I dashed into the school’s lobby while the receptionist was still locking up the file cabinets for the day. Out of breath, I wheezed, “I need to see Star Shine’s academic records! Now!” He looked to Mortarboard, who was just stepping out of her office. She nodded.

I took his quarterly grade sheets and spread them out on a table, adding the incident reports from my file below. Every date matched up. The first attack at school—three days before the first exams. The second attack—two days before the next test. The third test—nothing. Nothing? Why nothing? Moving on—midterms, third attack; exam, fourth. It kept going, right up until now. Me. Finals early next week.

What about the two before Shine started school? “Are these all the exams?” I asked the receptionist.

“Yes, all the graded ones.” His curious expression lit up suddenly. “Oh! There’s the entrance exam!”

First one clinches it, indeed. Good call, Shield. The true first exam also had a corresponding attack. And I have to assume the oldest attack was for practice. But why no corresponding attack for that third test?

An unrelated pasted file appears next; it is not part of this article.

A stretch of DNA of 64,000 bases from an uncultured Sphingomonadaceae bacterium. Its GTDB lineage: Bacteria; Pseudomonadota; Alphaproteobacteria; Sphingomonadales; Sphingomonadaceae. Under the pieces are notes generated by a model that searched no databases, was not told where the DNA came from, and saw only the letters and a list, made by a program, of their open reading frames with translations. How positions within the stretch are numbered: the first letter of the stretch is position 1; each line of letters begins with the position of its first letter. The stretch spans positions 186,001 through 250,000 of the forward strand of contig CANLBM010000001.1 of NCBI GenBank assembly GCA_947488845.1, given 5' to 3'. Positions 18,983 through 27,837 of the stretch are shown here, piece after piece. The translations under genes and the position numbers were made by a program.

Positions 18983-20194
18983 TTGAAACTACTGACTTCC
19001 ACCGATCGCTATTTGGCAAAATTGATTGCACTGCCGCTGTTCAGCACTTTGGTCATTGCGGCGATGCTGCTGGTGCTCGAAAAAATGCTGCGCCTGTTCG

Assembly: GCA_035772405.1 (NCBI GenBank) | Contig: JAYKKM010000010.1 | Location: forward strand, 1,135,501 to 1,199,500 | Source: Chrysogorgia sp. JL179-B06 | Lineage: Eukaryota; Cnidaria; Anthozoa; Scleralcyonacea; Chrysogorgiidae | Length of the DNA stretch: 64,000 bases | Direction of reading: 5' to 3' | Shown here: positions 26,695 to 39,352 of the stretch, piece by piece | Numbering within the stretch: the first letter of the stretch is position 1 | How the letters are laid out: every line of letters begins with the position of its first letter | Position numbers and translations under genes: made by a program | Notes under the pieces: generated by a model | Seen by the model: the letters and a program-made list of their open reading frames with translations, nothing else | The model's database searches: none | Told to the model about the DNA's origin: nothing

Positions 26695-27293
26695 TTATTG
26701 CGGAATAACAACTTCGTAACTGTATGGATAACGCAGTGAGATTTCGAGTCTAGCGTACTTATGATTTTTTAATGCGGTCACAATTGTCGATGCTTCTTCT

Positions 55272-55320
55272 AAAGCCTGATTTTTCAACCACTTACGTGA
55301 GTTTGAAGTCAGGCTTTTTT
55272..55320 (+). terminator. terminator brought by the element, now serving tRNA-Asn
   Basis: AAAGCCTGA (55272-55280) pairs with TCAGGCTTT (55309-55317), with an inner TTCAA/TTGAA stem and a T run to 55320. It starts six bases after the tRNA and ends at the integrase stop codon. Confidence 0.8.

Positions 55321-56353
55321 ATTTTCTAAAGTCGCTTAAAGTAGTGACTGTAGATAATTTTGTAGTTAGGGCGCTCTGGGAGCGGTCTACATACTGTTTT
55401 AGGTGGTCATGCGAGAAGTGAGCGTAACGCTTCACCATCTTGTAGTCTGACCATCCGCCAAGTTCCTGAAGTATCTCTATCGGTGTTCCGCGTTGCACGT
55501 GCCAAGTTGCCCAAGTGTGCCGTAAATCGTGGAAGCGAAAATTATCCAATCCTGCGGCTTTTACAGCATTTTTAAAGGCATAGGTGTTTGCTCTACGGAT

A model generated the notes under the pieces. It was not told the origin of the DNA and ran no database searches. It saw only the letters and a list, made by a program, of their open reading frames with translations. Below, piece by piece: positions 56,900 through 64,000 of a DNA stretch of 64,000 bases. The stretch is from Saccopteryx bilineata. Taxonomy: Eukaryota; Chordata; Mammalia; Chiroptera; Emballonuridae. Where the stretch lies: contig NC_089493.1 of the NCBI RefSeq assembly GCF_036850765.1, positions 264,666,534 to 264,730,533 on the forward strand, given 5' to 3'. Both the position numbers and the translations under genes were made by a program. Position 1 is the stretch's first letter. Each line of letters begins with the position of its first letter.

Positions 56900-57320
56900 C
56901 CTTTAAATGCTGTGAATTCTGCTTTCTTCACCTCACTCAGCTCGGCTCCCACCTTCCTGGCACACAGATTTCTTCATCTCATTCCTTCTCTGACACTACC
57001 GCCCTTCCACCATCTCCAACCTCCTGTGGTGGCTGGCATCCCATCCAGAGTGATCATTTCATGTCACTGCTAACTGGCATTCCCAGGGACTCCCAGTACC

History class. No magic.

“Is Silk Ascot still in the infirmary?” I shouted, grabbing the receptionist by the shoulder.

“Yes,” he replied, backing away. “He’ll be released tomorrow.”

“Where is Star Shine now?”

“At dinner, I assume. They should be dismissed in half an hour or so.” He began to tremble under my questioning.

I swept my incident reports back into their folder, and strode toward the dormitory. “I’m through with those papers. Thank you. And have a message sent to the police station. I want four officers here in exactly an hour. Send them up to Shine’s room.”

Becoming flustered, he tidied up the pile of records as he continued to shake. “But... my shift is over! I was heading home!”

Stopping in the doorway, I shot him a glare that told him obedience was not optional. “This is a murder case! Do you know how often one of these comes up?”

“M-murder?” He held a hoof to his chest and nodded emphatically. “Y-yes, sir!”

I dashed up to Shine’s room and took up a position where I could watch the door, wedging myself into a dark corner of the small lounge area at the end of the unlit hallway. Then I waited. And wondered. I’d suffered much milder effects than most of the victims. Why was that? What was I doing when it happened? Trying to levitate that trash bin. What difference did that make? It was too heavy to use as a weapon, and I’d barely gotten it off the ground anyway.